By Barney Blakeney
The annual Memorial Day Weekend Black Bikefest will kick off this weekend and despite traffic loops and lawsuits, its Atlantic Beach originators anticipate thousands to attend who will provide the mini-community its most substantial yearly economic injection. But facing many challenges, the event could become a thing of the past.
Begun in 1980, at its peak Bikefest drew some 300,000 people to Atlantic Beach and surrounding communities. The event now draws some 100,000 attendees. Still the predominantly Black biker rally injects over $50 million into the local economy over the three-day weekend. Neighboring Myrtle Beach, Atlantic Beach’s larger white counterpart, boasts the state’s highest grossing tourism economy. Atlantic Beach draws proportionately less of the revenue from the event it created. At its beginning Bikefest started across a few blocks in Atlantic Beach’s 0.2 miles. Now, the annual Memorial Day weekend event spreads miles across Myrtle Beach and surrounding communities.
Because Atlantic Beach offers so few amenities to visitors, the annual event usually contributes only about $60,000 to the town’s coffers. Business owner and former town councilman John Skeeters said the town’s relatively few business owners fare a little better earning “a couple hundred thousand” during the festivities.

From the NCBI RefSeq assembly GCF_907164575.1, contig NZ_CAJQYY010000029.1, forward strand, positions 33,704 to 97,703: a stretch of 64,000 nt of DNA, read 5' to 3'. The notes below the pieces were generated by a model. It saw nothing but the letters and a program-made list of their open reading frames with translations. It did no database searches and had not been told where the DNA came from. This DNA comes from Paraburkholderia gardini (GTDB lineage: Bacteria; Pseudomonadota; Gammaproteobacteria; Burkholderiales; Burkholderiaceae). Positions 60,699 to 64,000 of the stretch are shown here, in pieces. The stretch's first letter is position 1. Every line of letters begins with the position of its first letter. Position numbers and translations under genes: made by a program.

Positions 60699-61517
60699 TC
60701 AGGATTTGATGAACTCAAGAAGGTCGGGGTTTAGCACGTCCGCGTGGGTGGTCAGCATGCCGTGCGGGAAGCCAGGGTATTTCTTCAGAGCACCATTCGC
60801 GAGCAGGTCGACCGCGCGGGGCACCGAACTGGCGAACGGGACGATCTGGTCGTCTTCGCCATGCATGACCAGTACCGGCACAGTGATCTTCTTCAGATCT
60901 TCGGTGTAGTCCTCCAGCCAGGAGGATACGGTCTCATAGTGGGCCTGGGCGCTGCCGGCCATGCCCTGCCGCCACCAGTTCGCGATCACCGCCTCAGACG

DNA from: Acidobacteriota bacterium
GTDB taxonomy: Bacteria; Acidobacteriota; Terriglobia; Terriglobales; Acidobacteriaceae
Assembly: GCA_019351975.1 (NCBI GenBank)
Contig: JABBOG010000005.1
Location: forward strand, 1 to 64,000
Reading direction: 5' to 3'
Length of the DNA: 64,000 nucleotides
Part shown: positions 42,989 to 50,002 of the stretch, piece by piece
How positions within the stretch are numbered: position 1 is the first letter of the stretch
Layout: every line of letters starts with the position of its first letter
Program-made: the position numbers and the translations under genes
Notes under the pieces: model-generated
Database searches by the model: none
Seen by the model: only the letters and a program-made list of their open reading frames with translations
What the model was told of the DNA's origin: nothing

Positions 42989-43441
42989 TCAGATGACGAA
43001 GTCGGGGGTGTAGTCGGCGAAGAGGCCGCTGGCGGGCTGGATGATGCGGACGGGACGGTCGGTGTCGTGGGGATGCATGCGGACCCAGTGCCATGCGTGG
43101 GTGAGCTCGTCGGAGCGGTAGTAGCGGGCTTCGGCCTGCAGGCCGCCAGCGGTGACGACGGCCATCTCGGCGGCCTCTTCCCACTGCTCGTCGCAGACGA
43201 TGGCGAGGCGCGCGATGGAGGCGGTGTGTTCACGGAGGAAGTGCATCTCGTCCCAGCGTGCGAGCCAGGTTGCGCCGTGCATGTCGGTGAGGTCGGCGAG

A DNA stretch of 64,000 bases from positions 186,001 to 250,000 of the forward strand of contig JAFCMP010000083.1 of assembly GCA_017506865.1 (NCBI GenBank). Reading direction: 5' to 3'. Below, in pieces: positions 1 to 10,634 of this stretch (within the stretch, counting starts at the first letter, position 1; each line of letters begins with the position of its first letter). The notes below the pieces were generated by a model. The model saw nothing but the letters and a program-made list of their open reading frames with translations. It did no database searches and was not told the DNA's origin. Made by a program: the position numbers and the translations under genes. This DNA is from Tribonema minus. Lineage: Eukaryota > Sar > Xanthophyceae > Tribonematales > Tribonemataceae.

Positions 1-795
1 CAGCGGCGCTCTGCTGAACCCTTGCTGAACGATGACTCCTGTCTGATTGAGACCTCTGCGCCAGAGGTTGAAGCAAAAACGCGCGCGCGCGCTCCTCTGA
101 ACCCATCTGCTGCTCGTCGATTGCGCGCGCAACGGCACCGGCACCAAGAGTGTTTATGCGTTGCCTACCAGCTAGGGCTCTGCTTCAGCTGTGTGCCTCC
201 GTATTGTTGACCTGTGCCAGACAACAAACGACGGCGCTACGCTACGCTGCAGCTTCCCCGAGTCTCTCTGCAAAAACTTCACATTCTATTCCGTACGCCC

But things are changing. Over time in the city of Myrtle Beach the bikefest has become marred by violence and other illegal behavior. A street party on Bikefest weekend in 2014 resulted in a shooting that killed three people.
According to one source, in 2016 law enforcement in Myrtle Beach made 784 arrests, filed 1,138 charges and answered 3,509 calls for service over the weekend. Ten weapons offenses were cited including six reports of shootings that led to at least one death. Myrtle Beach has fought back. Business owners closed up during the weekend and law enforcement enacted several initiatives designed to control the crowd and traffic that included increased police presence and a 23-mile one-way traffic loop.
Local NAACP officials have challenged both those initiatives. While most businesses have relented, law enforcement remains unrelenting. Skeeters said Atlantic Beach also is undeterred. The only thing that will temper the town’s enthusiasm is the scattered rains forecast for the weekend. Town officials have not been invited to the discussions about crime and crowd control, he said, although Atlantic Beach only has experienced minor crimes during the Bikefest. Beyond the misdemeanor crimes that might be expected with thousands of young people, Atlantic Beach hasn’t experienced any major crime, town officials noted.
Skeeters thinks law enforcement initiatives merit a second look. “Anything that causes more problems than it solves should be readjusted,” he said. Amid threats to boycott the event, Skeeters says such an economic void could hasten the dissolution of the approximately 350-resident township. With high taxes and dwindling municipal resources the town already is losing ground, he said.